Published on August 1, 2010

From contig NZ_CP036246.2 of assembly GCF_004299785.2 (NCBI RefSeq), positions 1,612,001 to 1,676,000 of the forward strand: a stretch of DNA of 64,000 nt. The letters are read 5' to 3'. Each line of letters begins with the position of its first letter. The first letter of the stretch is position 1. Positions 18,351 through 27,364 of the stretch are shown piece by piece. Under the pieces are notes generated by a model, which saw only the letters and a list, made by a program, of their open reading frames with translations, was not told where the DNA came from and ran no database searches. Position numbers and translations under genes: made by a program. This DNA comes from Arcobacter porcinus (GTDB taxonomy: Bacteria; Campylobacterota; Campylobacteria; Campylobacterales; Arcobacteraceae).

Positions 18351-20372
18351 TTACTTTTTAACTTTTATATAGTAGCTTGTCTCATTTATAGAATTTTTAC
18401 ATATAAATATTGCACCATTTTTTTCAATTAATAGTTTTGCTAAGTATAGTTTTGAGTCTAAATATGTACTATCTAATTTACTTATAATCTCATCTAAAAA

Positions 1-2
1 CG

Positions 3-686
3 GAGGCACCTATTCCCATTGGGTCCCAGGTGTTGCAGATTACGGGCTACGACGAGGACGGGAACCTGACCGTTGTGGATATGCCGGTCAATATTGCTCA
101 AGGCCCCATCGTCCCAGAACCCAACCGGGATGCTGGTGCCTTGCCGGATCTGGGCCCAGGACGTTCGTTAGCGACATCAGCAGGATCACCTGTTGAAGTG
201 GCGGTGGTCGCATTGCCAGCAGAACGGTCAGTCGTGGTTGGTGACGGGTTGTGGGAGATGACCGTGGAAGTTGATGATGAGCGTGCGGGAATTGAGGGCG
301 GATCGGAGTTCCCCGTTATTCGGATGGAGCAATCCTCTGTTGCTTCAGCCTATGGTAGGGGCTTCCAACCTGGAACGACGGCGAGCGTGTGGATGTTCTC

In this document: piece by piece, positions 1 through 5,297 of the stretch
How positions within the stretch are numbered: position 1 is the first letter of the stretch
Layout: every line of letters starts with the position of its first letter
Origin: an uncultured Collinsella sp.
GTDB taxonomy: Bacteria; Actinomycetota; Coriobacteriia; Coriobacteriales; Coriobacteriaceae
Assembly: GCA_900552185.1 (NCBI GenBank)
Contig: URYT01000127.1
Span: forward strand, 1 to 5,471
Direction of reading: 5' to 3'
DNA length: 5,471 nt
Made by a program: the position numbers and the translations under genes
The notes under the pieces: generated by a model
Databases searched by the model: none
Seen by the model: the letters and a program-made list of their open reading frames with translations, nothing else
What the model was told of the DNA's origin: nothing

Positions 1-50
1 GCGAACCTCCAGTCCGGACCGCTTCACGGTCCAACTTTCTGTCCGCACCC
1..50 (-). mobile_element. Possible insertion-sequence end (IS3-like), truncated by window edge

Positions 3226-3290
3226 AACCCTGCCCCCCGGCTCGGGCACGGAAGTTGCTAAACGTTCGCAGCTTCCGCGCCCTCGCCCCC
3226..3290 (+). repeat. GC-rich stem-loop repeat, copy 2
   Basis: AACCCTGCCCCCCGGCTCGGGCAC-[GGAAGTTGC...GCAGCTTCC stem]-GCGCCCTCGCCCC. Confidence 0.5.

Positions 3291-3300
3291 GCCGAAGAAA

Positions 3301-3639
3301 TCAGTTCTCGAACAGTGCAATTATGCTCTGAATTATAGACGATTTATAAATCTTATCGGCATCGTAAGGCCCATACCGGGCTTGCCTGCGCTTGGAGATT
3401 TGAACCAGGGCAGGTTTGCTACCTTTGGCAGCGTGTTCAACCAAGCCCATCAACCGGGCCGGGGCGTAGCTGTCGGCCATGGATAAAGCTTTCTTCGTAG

Slide 1: BODY MECHANICS POSITIONING & TURNING PATIENTS BODY MECHANICS : BODY MECHANICS Is the efficient, coordinated, and safe use of the body to move objects and carry out the activities of daily living. Rationale for the Use of This Skill : Rationale for the Use of This Skill A nurse engaged in clinical practice daily performs a variety of physical tasks, including reaching, stooping, lifting, carrying, pushing and pulling. With practice, using the principle of body mechanics, the nurse will move smoothly and surely, minimizing personal strain, conserving energy, and enhancing the safety, comfort, and confidence of the patients Practiced incorrectly, any of these has the potential to cause strain, fatigue, or injury to the nurse or patient. Slide 4: Major purposes: To facilitate the safe and efficient use of appropriate muscle groups To maintain balance To reduce the energy required, To reduce fatigue To decrease the risk of injury. Principles of Body Mechanics : 1. Balance is maintained and muscle strain is avoided as long as the line of gravity passes through the base of support. Principles of Body Mechanics Slide 6: Start body movement with proper alignment Stand as close as possible to the object to be moved Avoid stretching, reaching and twisting Slide 7: 2. The wider the base of support and the lower the center of gravity, the greater the stability. Slide 8: 3. Balance is maintained with minimal effort when the base of support is enlarged in the direction in which the movement will occur. Slide 9: When pushing an object, enlarge the base of support by moving the front foot forward When pulling an object, enlarge the base of support by either moving the rear leg back if facing the object or moving the front foot forward facing away from the object Slide 10: 4.Objects that are close to the center of gravity are moved with least effort. Slide 11: 5. The greater the preparatory isometric tensing, or contraction of muscles before moving an object, the less the energy required to move it and the less the likelihood of musculoskeletal strain injury Before moving objects, contract your gluteal, abdominal, leg and hip muscles to prepare them for action Slide 12: 6. The synchronized use of as many large muscle groups as possible during activity increases overall strength and prevents muscle fatigue and injury To move objects below your center of gravity, begin with the hip and knees flexed Use gluteal and leg muscles rather than the sacrospinal muscles of the back to exert an upward thrust when lifting weight Face the direction of the movement to prevent twisting of the spine Caution!!!!! : Caution!!!!! Slide 14: 7. The closer the line of gravity to the center of the base of support the greater its stability When moving or carrying objects, hold them as close as possible to the center of gravity Pull an object toward self whenever possible rather than pushing away Slide 15: 8. The greater the friction against a surface beneath an object, the greater force required to move an object. Provide a firm smooth, dry bed foundation before moving the client in bed. Slide 16: 9. Pulling creates less friction than pushing Slide 17: 10. The heavier an object, the greater the force needed to move an object. Encourage the client to assist as much as possible by pushing or pulling themselves by the use of arms as levers to increase lifting power. Slide 18: Use own body weight to counteract the weight of the object. Obtain the assistance of other persons or use mechanical devices to move objects that are too heavy. Caution !!!! “No Solo Lift” or “No Manual Lift” Slide 19: 11. Moving an object along a level surface requires less energy than moving object up an inclined surface or lifting it against the force of gravity. Pull, push, roll or turn objects instead of lifting them Lower the head of the client’s bed before moving the client up in bed. Slide 20: 12. Continuous muscle exertion can result in muscle strain and injury. Alternate rest periods with periods of muscle use to help prevent fatigue. Slide 21: . TECHNIQUES OF BODY MECHANICS Slide 22: Lifting. Use the stronger leg muscles for lifting. Bend at the knees and hips; keep your back straight. Lift straight upward, in one smooth motion. Slide 23: Pulling and Pushing When pushing, enlarge the base of support by moving the front foot forward. When pulling an object, enlarge the base of support by moving the rear back if the person is facing the object or moving the front foot forward if the person is facing away from the object. Slide 24: Pivoting Is a technique in which the body is turned in a way that avoids twisting of the spine To pivot, place one foot ahead of the other, raise the heels very slightly, and put the body weight on the balls of the feet. Keeping the body aligned, turn about 90 degrees in the desired direction. Slide 25: Positioning Client POSITIONING CLIENTS : POSITIONING CLIENTS Positioning a client in good body alignment and changing the position regularly and systematically are essential aspects of nursing practice. RATIONALE: Helps to prevent muscle discomfort, undue pressure resulting in pressure ulcers, damage to superficial nerves and blood vessels, and contractures. Maintains muscle tone and stimulate postural reflexes. When positioning clients in bed, the nurse can do a number of things to ensure proper alignment and promote client comfort and safety. : When positioning clients in bed, the nurse can do a number of things to ensure proper alignment and promote client comfort and safety. Make sure that the mattress is firm and level yet has enough give to fill in and support natural body curvatures. Rationale A sagging mattress, a mattress that is too soft, or an under filled water bed used over a prolonged period can contribute to the development of hip flexion contractures and low back strain and pain. Slide 28: Ensure that the bed is clean and dry. Wrinkled or damp sheets increase the risk or pressure ulcer formation. Make sure that extremities can move freely whenever possible. Slide 29: Place support devices in specified areas according to the client’s position. Support devices such as: pillows, mattresses, bed boards, chair beds, foot boot, foot board, etc.. Use only those support devices needed to maintain alignment and to prevent stress on the client’s muscle and joints. Slide 30: Avoid placing one body part, particularly with bony prominences, directly on top of another body part. Excessive pressure can damage veins and predispose the client to thrombus formation. Pressure against the popliteal space may damage nerves and blood vessels in this area. Slide 31: Plan a systematic 24-hour schedule for position changes Sometimes a person who appears well aligned may be experiencing real discomfort. Both appearance, in relation to alignment criteria, and comfort are important in achieving effective alignment. FOWLER’S POSITION : FOWLER’S POSITION Or a semisitting position, is a bed position in which the head and trunk are raised 45 to 90 degrees. In low-Fowler’s or semi-Fowler’s position, the head and trunk are raised 15-45 degrees. In high-Fowler’s position, the head and trunk are raised 90 degrees. ORTHOPNEIC POSITION : ORTHOPNEIC POSITION The client sits either in bed or on the side of the bed with an overbed table across the lap. Dorsal Recumbent Position : Dorsal Recumbent Position Is a back lying position, the client’s head and shoulders are slightly elevated on a small pillow, forearms maybe elevated on pillows or placed at the side. Supine or Dorsal Position : Supine or Dorsal Position Is a back lying position, the head and shoulders are not elevated. Prone Position : Prone Position The client lies on the abdomen with head turned to one side. Lateral Position (Side-lying) : Lateral Position (Side-lying) The client lies on one side of the body. Sam's Position (Semi-prone) : Sam's Position (Semi-prone) The client assumes a posture halfway between the lateral and the prone position. The lower arm is positioned behind the client, and the upper arm is flexed in the shoulder and elbow. Both legs are flexed in front of the patient, with upper leg more acutely flexed. Other positions : Other positions LITHOTOMY Position in which the patient is on their back with the hips and knees flexed and the thighs apart. The position is often used for vaginal examinations and childbirth. Slide 41: Knee-chest Position Patient is on knees with chest resting on bed and elbows resting on bed or arms above head. Head is turned to one side. Thighs are straight and lower legs are flat on bed. Used for rectal and vaginal examinations as treatment to bring uterus into normal position. Slide 42: Trendelenburg Position Client lie on the back, the head is lowered at 30 degree angle below horizontal level. Slide 43: Moving and Turning Clients in Bed Actions and rationales applicable to moving and lifting clients : Actions and rationales applicable to moving and lifting clients Before moving a client, assess the degree of exertion permitted, the client’s physical abilities and ability to assist with the move, ability to understand instructions, degree of comfort or discomfort when moving, client’s weight, presence of orthostatic hypotension, and your own strength and ability to move the client. Slide 45: If indicated, use pain relief modalities or medication prior to moving the client. Prepare any needed assistive devices and supportive equipment (pillows, trochanter roll) Plan around encumbrances to movement such as an IV or heavy cast Be alert ot the effect of any medications client must takes that may impair alertness, balance, strength or mobility Slide 46: Obtain required assistance from others. Explain the procedure to the client and listen to any suggestions the client or support people have Provide privacy Wash hands After moving the client, determined and documents the client’s comfort, body alignment, tolerance, ability to assist, use of supportive devices, and safety precautions required.